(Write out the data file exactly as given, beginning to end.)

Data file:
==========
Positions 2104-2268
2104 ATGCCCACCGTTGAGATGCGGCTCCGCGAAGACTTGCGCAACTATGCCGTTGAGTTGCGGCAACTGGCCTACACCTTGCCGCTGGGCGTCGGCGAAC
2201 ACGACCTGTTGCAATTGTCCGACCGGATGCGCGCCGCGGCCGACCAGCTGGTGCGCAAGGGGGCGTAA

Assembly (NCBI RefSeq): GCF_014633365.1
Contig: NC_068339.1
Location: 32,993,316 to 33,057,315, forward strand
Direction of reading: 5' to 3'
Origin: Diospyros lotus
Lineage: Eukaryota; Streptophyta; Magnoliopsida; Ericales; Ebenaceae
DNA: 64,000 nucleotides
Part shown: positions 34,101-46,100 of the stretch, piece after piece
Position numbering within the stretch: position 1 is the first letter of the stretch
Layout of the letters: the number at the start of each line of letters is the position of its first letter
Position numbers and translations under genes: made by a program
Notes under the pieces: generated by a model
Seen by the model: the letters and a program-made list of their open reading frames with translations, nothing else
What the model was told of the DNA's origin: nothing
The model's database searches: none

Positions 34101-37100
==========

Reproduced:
Positions 2104-2268
2104 ATGCCCACCGTTGAGATGCGGCTCCGCGAAGACTTGCGCAACTATGCCGTTGAGTTGCGGCAACTGGCCTACACCTTGCCGCTGGGCGTCGGCGAAC
2201 ACGACCTGTTGCAATTGTCCGACCGGATGCGCGCCGCGGCCGACCAGCTGGTGCGCAAGGGGGCGTAA

Assembly (NCBI RefSeq): GCF_014633365.1
Contig: NC_068339.1
Location: 32,993,316 to 33,057,315, forward strand
Direction of reading: 5' to 3'
Origin: Diospyros lotus
Lineage: Eukaryota; Streptophyta; Magnoliopsida; Ericales; Ebenaceae
DNA: 64,000 nucleotides
Part shown: positions 34,101-46,100 of the stretch, piece after piece
Position numbering within the stretch: position 1 is the first letter of the stretch
Layout of the letters: the number at the start of each line of letters is the position of its first letter
Position numbers and translations under genes: made by a program
Notes under the pieces: generated by a model
Seen by the model: the letters and a program-made list of their open reading frames with translations, nothing else
What the model was told of the DNA's origin: nothing
The model's database searches: none

Positions 34101-37100